Sarawak Women for Women Society (SWWS) is calling for both the Federal and State governments to focus on the best interest of the child so that a smooth collaborative, effective and speedy system can be established for the many stateless children living here to have a clear nationality. This is their right according to the United Nations Convention of the Child (CRC Article 7.1).
There are many children who are stateless, including those made stateless by parents who do not register their children in the first two weeks of their birth; unregistered marriages; and mixed marriages between different ethnicities or different nationalities. In addition, there are special cases of children born out of wedlock; children who are a product of violence against women; children abandoned without their parentage being clearly known and children whose parents have lived in Sarawak for as long as they remember but have not had an IC issued.
As a signatory to the UN’s CRC, the national government has a duty to expedite clarifying a child’s nationality and ensuring that a child’s right to education, whether stateless or not, is not delayed. One of the achievements of the Sarawak Special Committee recently terminated by the Federal Government was its clear stand to schools within the State that all children were to be accepted with those of uncertain or foreign status to be charged a standard affordable fee. This was commendable and should be extended nationwide.
The sudden demise of this committee without consultation, the centralization of more of the processes in KL and the lack of clarity on the proposed SOPs – which are not due to be in operation until the year’s end – concerns SWWS.
Margaret Bedus, SWWS’s President, contends that Sarawak needs to be treated differently to West Malaysian states as “We have complexities here which are poorly understood by those from outside the State. The system for granting nationality, while a Federal matter needs to include in its system not only an awareness of the situation here but the ability to resolve the challenges,” she said.
She explained that the complexity has arisen due to Sarawak having a very dispersed and diverse population.
The logistics of distance from government officers, places of birth, marriage and home makes it difficult for those living in remote areas to comply with the expectations of those who assume it is a simple matter to collect all the documentation in one visit, or to nip home if something is missing or needs an additional signature. It is a common complaint that officers posted to Sarawak do not understanding the challenges, including time and cost, for those from the interior of Sarawak. Many are surprised to learn people cannot ring in advance to find out what is required as large swathes of the State have no telephone or internet connection.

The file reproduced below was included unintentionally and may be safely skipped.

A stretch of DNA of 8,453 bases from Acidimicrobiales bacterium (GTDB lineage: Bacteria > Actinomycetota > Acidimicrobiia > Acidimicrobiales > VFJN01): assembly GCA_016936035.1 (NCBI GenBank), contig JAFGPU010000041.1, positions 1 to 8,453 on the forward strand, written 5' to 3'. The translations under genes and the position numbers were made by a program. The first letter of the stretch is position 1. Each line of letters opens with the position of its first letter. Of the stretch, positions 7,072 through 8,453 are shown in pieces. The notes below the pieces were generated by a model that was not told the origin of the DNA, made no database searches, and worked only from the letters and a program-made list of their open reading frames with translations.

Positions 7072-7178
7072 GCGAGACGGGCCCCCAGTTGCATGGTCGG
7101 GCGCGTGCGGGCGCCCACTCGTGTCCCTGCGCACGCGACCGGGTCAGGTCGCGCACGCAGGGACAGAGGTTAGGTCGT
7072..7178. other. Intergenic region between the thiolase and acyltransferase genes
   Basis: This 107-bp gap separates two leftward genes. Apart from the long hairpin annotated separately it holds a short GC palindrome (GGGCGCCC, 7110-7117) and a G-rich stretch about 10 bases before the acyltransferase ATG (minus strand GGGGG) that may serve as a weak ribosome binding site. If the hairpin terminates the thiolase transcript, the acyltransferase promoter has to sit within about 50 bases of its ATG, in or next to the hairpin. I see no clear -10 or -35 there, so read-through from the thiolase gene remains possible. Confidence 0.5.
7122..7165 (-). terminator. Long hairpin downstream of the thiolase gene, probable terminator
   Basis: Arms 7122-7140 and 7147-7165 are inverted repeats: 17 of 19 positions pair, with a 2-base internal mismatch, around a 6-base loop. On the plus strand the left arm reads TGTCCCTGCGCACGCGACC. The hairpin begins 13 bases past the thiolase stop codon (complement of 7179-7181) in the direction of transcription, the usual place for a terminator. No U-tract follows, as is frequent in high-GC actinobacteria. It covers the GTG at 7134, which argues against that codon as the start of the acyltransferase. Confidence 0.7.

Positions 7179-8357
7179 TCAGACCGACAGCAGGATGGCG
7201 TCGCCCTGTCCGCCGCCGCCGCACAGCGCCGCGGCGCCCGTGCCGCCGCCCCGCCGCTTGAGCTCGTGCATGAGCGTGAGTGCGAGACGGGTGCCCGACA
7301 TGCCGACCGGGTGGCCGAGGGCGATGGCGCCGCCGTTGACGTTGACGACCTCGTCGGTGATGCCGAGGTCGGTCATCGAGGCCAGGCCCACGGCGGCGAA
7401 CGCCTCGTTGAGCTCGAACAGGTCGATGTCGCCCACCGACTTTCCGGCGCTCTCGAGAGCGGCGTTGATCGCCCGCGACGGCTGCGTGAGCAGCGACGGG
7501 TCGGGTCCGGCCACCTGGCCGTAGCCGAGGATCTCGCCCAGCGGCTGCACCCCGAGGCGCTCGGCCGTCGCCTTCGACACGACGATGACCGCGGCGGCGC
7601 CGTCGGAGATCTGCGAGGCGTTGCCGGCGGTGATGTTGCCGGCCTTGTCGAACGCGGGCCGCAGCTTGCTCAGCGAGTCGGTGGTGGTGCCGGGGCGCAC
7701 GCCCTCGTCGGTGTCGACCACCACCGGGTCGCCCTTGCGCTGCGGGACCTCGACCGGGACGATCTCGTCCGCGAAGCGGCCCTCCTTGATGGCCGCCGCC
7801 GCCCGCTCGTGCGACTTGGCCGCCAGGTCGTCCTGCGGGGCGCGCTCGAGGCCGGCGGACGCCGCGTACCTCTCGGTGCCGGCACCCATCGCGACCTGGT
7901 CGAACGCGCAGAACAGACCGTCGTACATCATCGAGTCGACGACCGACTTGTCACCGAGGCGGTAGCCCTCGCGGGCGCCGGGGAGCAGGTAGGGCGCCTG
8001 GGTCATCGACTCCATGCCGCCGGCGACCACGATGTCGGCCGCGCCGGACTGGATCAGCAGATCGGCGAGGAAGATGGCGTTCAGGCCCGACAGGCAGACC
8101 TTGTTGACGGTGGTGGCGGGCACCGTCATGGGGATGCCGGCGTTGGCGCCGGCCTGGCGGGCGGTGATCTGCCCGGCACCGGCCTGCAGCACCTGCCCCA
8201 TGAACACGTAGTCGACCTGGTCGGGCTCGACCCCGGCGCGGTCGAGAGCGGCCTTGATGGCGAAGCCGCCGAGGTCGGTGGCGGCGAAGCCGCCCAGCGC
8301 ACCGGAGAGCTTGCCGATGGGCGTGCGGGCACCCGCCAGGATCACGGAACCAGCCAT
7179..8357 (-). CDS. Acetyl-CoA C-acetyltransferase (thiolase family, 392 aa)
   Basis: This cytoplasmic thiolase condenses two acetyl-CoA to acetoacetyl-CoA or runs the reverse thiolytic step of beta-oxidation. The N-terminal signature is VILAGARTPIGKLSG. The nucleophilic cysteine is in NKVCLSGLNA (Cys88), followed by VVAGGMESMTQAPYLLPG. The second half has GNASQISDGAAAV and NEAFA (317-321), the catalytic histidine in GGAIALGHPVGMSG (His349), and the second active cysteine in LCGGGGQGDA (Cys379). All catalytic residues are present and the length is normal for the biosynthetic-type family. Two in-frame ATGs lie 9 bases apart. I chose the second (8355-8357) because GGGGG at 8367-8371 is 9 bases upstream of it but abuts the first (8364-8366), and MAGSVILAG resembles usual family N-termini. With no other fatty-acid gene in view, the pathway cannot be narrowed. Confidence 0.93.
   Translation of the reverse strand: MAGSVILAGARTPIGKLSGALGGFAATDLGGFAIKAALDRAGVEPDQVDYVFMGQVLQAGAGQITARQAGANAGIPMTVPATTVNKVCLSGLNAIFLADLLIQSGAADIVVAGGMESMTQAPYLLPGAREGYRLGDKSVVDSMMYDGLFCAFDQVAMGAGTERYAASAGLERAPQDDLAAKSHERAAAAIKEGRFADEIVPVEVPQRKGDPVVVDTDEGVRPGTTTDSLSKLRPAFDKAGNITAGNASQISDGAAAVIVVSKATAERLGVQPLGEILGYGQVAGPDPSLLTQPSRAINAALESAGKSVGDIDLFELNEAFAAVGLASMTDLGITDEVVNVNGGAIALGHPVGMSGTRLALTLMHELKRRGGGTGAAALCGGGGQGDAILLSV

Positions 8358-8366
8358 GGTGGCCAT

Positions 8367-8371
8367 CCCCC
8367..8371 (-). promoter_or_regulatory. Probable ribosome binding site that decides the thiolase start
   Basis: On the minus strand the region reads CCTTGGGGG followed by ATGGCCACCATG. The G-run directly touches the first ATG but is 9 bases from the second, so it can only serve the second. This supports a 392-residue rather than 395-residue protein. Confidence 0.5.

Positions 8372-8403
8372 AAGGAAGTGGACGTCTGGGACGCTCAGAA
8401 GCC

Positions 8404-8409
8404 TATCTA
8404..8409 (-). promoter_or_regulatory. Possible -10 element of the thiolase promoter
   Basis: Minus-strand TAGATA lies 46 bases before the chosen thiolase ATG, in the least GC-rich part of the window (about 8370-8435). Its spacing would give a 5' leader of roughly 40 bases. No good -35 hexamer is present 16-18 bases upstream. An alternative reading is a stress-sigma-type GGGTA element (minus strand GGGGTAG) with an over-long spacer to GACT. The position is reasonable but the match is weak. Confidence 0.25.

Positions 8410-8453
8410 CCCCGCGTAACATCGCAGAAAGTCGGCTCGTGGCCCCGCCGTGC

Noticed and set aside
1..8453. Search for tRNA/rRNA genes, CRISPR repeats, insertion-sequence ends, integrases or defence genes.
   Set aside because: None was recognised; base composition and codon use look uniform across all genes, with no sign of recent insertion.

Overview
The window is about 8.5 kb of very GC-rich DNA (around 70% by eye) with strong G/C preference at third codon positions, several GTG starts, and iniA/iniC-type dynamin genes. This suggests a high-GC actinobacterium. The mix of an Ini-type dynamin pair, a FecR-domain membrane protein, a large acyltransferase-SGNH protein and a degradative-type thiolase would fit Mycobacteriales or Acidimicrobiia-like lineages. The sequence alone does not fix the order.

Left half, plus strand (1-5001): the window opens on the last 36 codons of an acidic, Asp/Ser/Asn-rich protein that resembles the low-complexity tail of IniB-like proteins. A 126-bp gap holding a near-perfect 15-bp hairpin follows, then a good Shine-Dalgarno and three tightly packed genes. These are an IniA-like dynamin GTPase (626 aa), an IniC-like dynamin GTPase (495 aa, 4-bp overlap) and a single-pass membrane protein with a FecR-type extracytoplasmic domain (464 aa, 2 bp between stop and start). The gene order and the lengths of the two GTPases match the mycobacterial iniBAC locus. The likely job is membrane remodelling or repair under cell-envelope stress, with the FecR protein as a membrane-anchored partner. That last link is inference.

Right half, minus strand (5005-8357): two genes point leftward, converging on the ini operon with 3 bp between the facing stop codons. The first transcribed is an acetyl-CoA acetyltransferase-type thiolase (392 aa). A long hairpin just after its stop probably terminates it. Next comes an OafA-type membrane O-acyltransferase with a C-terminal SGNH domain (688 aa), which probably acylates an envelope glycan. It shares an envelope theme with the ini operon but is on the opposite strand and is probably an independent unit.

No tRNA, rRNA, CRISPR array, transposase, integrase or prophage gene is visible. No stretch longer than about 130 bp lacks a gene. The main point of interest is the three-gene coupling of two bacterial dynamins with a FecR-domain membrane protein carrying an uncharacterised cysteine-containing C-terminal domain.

The diversity includes a mix of various native laws and civil laws regarding marriages conducted at different times and the common occurrence of cross border unions some by traditional laws and some not. Then there is the range of languages spoken. Some frontline officers have been known to turn families of stateless children away because of language barriers. Even UTC officers have told some families from other cities of Sarawak to go to the Kuching office multiple times, despite this taking an economic toll on the families affected. Some cannot afford to make the journey. Will they now be expected to go to Putra Jaya?
SWWS therefore calls on the Home Ministry to reconsider their decision to disband the Sarawak Special Committee on Citizenship as its effectiveness is proven in not only handling the cases quicker – with applications post its establishment in 2016 being faster than those submitted earlier – but also more respectfully according to the native and State sensitivities. A State level committee also makes sense as should the Home Ministry agree all criteria has been met for citizenship then there is no further step required to provide an IC which meets Sarawak’s Immigration laws.
Whatever the final decision, SWWS calls for all SOPs to be transparent, for key resource people at both Federal and State Level to be identifiable to those tracking their applications and for procedures and decisions to be communicated efficiently to all people especially those living in the remote areas of Sarawak.
This will require better access to government services, including more effective, systematic outreach to semi-urban and rural areas; sensitivity training to the frontliners handling registration matters; and better collaboration between services. For instance, back in 2010, SWWS suggested primary schools liaised with JPN so children known to be lacking the required documentation for ICs when they reached 12 could be identified early and helped there and then.
Every effort has to be made to ensure stateless children are identified early and the situation rectified so their disadvantage is not prolonged and they are able to receive an education, sit for exams, gain employment and have a secure family life. This requires collaboration between State and National Governments regardless of which party is in power otherwise where is the new Malaysia and the respect for Sarawak which has been promised?